Save on MaxGXL, MaxOne, MaxATP & Max N-FUZE – The Max International Loyalty Program

Posted by on Aug 18, 2011 in Cellgevity, Max N-Fuze, MAX PRODUCTS, MaxATP, MAXGXL, MaxONE | 0 comments

For both new and already loyal users of MaxGXL, Max GXL Sport, MaxONE, MaxATP and Max N-FUZE and Cellgevity, Max International has introduced a Customer Loyalty Program that will add convenience and save you money.  In fact, considering that you can save $19.00 a box on MaxGXL and Max GXL Sport and $15.00 off a one month supply of MAXONE, Max N-FUZE  or a half pack of Max ATP, there are some terrific savings to be had on this program. The offer is simple – Sign up for an autoship and commit to stay on it for at least three months.  In exchange for your commitment to invest in your health for the next three months – you get an incredible deal.  At the end of three months, you will have lived up to your end of the bargain.  After that, should you choose, you can cancel anytime without penalty. If you cancel within the first three months however, there is a cancellation fee of $60.00 for each product unit you have on the loyalty program. Signing up for the Loyalty program is simple.  Call 1-866-993-6243.  We’ll take your information and get you started.  If you’re already an autoship customer, talk to your distributor or call Max International about the Loyalty...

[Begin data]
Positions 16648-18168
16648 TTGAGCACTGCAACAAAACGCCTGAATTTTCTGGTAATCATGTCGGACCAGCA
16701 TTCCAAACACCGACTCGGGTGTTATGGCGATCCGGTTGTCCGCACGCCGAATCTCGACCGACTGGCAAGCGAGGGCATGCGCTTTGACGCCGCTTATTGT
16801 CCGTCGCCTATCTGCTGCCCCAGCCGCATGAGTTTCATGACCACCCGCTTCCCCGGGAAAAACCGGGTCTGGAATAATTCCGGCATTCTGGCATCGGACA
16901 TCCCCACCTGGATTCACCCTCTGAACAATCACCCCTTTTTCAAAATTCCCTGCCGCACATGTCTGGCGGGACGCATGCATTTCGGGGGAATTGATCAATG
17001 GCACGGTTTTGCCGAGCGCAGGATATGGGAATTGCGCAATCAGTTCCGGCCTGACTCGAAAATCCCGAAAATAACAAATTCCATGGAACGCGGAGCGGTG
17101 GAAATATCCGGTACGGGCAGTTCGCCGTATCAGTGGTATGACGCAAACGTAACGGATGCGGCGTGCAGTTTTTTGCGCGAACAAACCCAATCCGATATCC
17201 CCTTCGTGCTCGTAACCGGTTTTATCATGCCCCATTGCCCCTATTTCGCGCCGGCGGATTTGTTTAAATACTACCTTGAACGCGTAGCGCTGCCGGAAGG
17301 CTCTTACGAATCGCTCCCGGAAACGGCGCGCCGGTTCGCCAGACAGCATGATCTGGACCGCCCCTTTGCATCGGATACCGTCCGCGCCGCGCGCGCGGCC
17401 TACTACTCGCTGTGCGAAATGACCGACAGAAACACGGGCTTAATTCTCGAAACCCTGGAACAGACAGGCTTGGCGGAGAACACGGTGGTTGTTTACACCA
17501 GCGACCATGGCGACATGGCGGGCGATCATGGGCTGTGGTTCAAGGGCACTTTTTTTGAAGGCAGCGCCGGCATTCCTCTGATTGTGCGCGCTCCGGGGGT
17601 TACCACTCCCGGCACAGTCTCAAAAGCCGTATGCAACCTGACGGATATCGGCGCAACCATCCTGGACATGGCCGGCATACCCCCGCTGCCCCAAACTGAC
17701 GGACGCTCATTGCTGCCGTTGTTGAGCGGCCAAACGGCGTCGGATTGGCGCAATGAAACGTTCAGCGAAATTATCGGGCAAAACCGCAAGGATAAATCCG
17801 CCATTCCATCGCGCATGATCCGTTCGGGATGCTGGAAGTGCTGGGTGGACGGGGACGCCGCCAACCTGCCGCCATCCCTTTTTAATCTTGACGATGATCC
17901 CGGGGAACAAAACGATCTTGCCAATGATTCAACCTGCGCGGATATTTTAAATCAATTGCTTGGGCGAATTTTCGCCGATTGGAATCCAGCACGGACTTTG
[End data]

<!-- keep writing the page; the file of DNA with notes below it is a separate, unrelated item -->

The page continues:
Read More